# Create append dataframe with length of all rows to be appended
self.df_append = pd.DataFrame(

# Creating array of tasks for multiprocessing
tasks = []

# set all feature values to 0
for feature in self.features:
self.df_append[feature] = 0

for feature in self.features:
num_to_append = counts[feature]
for num in range(
self.append_index + num_to_append
self.process_abstractive_summarization(feature, num)

# Updating index for insertion into shared appended dataframe
# to preserve indexing for multiprocessing
self.append_index += num_to_append

An Abstractive Summarization is calculated for a specified size subset of all rows that uniquely have the given feature, and is added to the append DataFrame with its respective feature one-hot encoded.

df_feature = self.df[
(self.df[feature] == 1) &
(self.df[self.features].sum(axis=1) == 1)
df_sample = df_feature.sample(self.num_samples, replace=True)
text_to_summarize = ' '.join(
new_text = self.get_abstractive_summarization(text_to_summarize)[num, 'text'] = new_text[num, feature] = 1

The abstractive summarization itself is generated in the following way:

t5_prepared_text = "summarize: " + text_to_summarize

if self.device.type == 'cpu':
tokenized_text = self.tokenizer.encode(
tokenized_text = self.tokenizer.encode(

summary_ids = self.model.generate(

output = self.tokenizer.decode(

In initial tests the summarization calls to the T5 model were extremely time-consuming, reaching up to 25 seconds even on a GCP instance with an NVIDIA Tesla P100. Clearly this needed to be addressed to make this a feasible solution for data augmentation.

Photo by Brad Neathery on Unsplash

I introduced amultiprocessing option, whereby the calls to Abstractive Summarization are stored in a task array later passed to a sub-routine that runs the calls in parallel using the multiprocessing library. This resulted in an exponential decrease in runtime. I must thank David Foster for his succinct stackoverflow contribution [3]!

running_tasks = [Process(target=task) for task in tasks]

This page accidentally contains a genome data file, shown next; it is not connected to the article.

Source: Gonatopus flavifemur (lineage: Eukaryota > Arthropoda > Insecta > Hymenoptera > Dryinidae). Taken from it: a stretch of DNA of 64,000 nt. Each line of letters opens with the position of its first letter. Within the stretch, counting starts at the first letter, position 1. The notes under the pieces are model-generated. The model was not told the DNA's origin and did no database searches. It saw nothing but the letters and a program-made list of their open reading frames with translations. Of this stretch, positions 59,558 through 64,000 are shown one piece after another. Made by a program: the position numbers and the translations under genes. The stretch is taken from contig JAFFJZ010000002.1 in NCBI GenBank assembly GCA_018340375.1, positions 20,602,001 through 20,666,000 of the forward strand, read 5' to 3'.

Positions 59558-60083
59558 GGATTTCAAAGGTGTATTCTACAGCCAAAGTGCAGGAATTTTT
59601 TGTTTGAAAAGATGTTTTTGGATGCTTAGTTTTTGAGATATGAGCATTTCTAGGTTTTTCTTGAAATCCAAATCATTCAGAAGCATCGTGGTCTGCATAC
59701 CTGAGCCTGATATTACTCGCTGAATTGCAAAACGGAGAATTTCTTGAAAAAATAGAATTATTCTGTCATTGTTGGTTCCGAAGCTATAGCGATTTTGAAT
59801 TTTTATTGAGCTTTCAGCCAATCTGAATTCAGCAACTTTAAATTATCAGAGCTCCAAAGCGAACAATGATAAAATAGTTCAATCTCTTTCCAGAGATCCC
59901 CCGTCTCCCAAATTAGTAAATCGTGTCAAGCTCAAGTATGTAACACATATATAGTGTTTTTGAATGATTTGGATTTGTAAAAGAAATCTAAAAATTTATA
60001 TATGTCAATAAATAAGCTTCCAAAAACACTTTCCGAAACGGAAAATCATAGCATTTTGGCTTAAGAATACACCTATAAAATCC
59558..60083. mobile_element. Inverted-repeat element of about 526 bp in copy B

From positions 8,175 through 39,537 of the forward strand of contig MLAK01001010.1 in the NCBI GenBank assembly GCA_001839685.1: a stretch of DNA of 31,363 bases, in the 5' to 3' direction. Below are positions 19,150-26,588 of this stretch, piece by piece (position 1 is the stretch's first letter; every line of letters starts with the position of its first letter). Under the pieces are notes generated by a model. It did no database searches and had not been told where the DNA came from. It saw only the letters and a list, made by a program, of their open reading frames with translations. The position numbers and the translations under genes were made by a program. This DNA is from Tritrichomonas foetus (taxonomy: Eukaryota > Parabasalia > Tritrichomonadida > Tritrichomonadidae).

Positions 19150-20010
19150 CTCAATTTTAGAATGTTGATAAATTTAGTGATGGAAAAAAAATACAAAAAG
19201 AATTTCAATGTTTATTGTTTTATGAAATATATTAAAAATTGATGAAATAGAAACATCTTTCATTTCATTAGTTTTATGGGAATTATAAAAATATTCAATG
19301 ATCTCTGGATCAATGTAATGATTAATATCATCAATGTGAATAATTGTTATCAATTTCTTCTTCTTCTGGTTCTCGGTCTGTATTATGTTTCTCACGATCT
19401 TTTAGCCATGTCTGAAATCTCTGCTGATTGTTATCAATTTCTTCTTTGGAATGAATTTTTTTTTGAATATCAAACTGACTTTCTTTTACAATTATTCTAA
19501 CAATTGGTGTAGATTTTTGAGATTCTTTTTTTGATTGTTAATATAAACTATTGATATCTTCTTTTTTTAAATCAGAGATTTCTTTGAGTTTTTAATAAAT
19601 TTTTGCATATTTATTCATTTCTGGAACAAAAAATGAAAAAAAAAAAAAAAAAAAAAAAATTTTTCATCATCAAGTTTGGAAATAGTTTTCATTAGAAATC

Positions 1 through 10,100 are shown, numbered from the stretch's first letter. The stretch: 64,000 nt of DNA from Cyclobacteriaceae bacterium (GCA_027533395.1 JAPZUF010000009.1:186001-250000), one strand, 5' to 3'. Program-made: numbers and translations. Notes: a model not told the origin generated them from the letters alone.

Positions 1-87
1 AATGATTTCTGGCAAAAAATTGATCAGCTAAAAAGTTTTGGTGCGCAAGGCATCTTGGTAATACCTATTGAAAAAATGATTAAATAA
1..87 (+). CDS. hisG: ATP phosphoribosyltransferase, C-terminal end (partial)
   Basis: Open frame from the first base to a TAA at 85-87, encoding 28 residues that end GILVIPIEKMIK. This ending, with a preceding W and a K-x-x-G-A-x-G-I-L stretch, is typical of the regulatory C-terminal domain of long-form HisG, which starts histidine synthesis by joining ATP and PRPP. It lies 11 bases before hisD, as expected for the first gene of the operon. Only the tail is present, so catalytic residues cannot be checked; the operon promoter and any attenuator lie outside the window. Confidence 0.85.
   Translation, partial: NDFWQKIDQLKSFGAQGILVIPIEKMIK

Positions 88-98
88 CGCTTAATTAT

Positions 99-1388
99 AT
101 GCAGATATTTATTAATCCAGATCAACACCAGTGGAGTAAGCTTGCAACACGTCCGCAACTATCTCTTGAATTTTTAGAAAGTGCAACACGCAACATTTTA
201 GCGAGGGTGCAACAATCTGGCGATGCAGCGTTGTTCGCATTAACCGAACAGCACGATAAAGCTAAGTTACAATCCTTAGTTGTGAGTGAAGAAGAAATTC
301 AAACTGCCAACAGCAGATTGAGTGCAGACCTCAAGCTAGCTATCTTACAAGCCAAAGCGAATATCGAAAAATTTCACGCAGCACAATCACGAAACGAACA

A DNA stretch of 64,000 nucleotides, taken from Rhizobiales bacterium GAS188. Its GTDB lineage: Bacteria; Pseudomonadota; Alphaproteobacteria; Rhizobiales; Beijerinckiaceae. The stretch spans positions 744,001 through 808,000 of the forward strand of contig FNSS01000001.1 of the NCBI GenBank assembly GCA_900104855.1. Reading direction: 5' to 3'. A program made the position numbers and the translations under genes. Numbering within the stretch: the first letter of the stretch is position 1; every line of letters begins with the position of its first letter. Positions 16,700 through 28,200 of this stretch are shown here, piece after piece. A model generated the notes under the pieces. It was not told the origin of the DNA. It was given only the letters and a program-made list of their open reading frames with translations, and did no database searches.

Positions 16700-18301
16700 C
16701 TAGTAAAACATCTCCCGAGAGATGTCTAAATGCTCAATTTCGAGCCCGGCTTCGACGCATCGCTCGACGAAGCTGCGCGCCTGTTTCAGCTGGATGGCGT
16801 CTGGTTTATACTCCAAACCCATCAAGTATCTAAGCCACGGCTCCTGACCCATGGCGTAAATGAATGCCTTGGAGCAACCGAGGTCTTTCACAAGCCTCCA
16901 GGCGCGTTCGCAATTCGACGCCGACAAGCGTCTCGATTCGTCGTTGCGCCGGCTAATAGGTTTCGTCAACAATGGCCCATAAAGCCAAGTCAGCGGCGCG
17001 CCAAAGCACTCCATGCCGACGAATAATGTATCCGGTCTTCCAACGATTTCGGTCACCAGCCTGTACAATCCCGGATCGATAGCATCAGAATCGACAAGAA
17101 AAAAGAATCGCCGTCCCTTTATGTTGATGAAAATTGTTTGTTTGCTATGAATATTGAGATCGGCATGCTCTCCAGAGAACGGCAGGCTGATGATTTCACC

for running_task in running_tasks:
for running_task in running_tasks:

To make things easier for everybody I packaged this into a library called absum. Installing is possible through pip:pip install absum. One can also download directly from the repository.

Running the code on your own dataset is then simply a matter of importing the library’s Augmentor class and running its abs_sum_augment method as follows:

import pandas as pd
from absum import Augmentor
csv = 'path_to_csv'
df = pd.read_csv(csv)
augmentor = Augmentor(df)
df_augmented = augmentor.abs_sum_augment()
csv.replace('.csv', '-augmented.csv'),

absum uses the Hugging Face T5 model by default, but is designed in a modular way to allow you to use any pre-trained or out-of-the-box Transformer models capable of abstractive summarization. It is format agnostic, expecting only a DataFrame containing text and one-hot encoded features. If additional columns are present that you do not wish to be considered, you have the option to pass in specific one-hot encoded features as a comma-separated string to the features parameter.

Also of special note are the min_length and max_length parameters, which determine the size of the resulting summarizations. One trick I found useful is to find the average character count of the text data you’re working with and start with something a bit lower for the minimum length while slightly padding it for the maximum. All available parameters are detailed in the documentation.

Feel free to add any suggestions for improvement in the comments or even better yet in a PR. Happy coding!

[1] F. Chartea, A.Riverab, M. del Jesus, F. Herreraac, MLSMOTE: Approaching imbalanced multilabel learning through synthetic instance generation (2015), Knowledge-Based Systems, Volume 89, November 2015, Pages 385–397

[2] C. Raffel, N. Shazeer, A. Roberts, K. Lee, S. Narang, M. Matena, Y. Zhou, W. Li, P. Liu, Exploring the Limits of Transfer Learning with a Unified Text-to-Text Transformer, Journal of Machine Learning Research, 21, June 2020.

[3] D. Foster, Python: How can I run python functions in parallel? Retrieved from, 7/27/2020.